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Mindful communication, part 2: Speaking clearly

Last week we discussed the art of listening well, which is a huge part of clear, effective communication.


A good rule to start is even before you utter a word, do 2 things: 1. Check-in with yourself briefly. What’s the real intent behind your communication? – Are you happy with it? 2. Check your stress level.


We want to come with a clean mindset when we communicate all the time, but in higher stakes communication with patients, staff, colleagues, consultants, attendings, residents, medical students, spouses, partners, children, etc., we really want to ensure we are clear with not only what but why we want to communicate.


To really have the most effective communication, after you’ve cleaned up your mindset and set your intention, pay attention to the best setting and timing. If it’s not the best time or setting, ask yourself, does this have to be communicated right now, or can I convey this in a more ideal time/setting?  For example, telling your MA while she’s on hold with a pharmacy with a confusing task may not be the best time and setting to tell her she forgot to take your patient with diabetes shoes off.


That leads us to discuss the manner. Your tone, facial expressions, and body language make a huge impact. Make sure they are in line with your intention to leave less room for misinterpretation.


Finally comes the actual content – the words you choose.  Again, being intentional goes a long way to clear, effective communication.


A quick word about communicating under stress – As busy family physicians, we often find ourselves in escalating situations such as a shoulder dystocia, a decompensating patient, or a chaotic clinic. Under extreme stress, our prefrontal cortex is dulled, the number of inputs we can receive drops, we aren’t thinking as clearly about things outside the immediate stressor, and our amygdala is amped up, making impulses harder to control.  Developing a pattern of awareness, “I’m about to communicate under extreme stress,” will serve you well. Then you can take a deep breath and aim for clear, calm, factual words.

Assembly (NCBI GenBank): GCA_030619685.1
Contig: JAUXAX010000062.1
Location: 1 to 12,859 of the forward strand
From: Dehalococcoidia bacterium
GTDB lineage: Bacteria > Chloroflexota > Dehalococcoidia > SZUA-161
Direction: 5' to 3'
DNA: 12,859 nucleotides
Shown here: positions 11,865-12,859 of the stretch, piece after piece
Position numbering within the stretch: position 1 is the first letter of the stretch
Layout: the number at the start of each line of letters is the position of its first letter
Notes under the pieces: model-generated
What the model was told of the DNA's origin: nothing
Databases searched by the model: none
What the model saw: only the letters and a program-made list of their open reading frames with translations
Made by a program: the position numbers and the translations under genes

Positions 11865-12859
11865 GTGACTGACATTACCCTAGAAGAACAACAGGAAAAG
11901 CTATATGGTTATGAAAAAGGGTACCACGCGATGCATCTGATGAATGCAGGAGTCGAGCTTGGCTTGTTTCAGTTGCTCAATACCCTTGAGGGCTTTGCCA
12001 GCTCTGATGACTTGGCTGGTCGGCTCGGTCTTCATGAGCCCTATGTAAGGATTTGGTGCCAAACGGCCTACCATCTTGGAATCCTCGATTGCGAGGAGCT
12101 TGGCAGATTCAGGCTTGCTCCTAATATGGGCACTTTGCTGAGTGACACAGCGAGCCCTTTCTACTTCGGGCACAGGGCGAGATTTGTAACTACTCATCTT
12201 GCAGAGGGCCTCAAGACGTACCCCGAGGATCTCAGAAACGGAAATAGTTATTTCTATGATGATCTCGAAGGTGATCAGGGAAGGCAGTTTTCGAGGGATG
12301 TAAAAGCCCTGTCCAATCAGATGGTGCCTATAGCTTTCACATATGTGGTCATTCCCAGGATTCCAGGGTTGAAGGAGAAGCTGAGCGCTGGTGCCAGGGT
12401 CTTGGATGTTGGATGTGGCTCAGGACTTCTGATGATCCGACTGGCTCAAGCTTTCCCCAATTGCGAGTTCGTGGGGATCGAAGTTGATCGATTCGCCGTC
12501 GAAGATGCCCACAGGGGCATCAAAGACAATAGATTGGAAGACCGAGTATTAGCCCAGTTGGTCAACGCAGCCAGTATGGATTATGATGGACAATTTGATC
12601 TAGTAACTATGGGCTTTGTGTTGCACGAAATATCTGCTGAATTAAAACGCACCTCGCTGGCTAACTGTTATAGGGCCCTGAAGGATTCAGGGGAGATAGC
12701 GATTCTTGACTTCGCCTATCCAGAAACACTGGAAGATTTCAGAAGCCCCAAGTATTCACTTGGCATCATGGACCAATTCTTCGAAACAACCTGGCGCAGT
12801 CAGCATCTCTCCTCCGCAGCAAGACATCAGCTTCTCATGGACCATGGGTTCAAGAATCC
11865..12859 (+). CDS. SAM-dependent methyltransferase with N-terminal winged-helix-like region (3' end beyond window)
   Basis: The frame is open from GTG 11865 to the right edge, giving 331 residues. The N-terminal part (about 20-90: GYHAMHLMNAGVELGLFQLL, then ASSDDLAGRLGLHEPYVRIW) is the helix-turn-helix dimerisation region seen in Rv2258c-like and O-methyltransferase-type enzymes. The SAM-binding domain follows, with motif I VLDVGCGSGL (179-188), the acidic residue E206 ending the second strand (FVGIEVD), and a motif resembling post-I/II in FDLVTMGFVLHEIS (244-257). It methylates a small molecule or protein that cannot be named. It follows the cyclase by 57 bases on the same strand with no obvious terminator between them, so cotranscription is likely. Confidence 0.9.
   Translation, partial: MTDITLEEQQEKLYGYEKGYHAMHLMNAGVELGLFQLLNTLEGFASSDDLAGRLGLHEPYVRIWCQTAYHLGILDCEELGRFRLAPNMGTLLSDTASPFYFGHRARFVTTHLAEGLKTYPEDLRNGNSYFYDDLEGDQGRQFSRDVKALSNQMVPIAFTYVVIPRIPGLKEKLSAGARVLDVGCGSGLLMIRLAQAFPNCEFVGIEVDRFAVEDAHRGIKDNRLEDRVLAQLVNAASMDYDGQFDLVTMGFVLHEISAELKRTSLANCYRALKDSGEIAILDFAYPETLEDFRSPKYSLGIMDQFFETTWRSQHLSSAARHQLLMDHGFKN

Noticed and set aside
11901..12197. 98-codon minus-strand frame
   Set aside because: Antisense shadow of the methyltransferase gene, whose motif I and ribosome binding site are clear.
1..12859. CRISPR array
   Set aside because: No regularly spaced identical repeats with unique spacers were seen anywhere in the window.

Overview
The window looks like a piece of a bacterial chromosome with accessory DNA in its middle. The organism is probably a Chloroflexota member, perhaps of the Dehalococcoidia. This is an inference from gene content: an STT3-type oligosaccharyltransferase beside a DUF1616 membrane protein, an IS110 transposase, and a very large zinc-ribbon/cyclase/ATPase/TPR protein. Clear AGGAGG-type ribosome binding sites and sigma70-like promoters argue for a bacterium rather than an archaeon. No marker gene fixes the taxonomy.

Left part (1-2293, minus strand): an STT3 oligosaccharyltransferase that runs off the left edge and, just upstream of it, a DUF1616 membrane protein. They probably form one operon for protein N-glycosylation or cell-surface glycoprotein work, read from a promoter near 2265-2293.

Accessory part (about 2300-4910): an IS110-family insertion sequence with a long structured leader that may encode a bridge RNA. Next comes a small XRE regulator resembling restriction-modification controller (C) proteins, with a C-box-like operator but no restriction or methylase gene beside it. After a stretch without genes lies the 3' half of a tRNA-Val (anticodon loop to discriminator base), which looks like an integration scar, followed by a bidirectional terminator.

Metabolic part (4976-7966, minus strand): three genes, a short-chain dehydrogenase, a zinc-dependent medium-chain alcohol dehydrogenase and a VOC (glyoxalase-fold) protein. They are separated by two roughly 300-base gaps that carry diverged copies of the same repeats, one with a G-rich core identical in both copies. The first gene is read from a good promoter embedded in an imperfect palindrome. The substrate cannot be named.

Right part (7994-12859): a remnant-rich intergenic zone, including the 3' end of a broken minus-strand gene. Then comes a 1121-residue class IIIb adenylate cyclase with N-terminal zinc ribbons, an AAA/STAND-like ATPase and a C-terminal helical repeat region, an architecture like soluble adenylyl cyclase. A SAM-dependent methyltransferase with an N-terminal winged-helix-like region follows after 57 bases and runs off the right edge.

So, let’s break down the MA and shoe example. What’s the intent? Is it to give clear feedback from a maximizing teamwork space? That sounds good. Or is it to express your frustration with her? If so, you may want to take a few breaths and examine your intent more closely.  Can you find a private setting in which she doesn’t feel publicly shamed? How about a time when she’s not at max stress level herself?  How do you want to sound, stand, express yourself? Sitting is nice and disarming if she’s sitting. Kind facial expressions with relaxed posture make you as an authority figure seem more relatable. Now for the words. Remember your intent – do you want her to feel supported and still have some balanced feedback? Remind her (and yourself) that she is great at putting patients at ease, and following through with your inbox correctly lets her know you see the good as well.  For wording about the shoes, just take a moment to choose the best words for the situation. “You forgot to take Mrs. Smith’s shoes off again,” may not be how you want to communicate.  Find your own style. Something like, “Hey Marie, is now a good time for me to offer some feedback?...” “Great, I love when I get to work with you because you are so good with my inbox task completions accurately, and you are so very good at putting patients at ease. I’m wondering how we can make it easier for you to remember to have patients following up for diabetes to take their shoes off.” “Thank you for coming up with a good solution; I’ll also try to remind you in huddle as well. It takes the whole team.” 


We can all grow in our communication abilities – both listening and speaking. 


Have a joy-filled week.  -Tonya

As a reminder to any resident or early-career physician that has been through one of my courses, you are eligible for the Joy FM Community.  Learn more here


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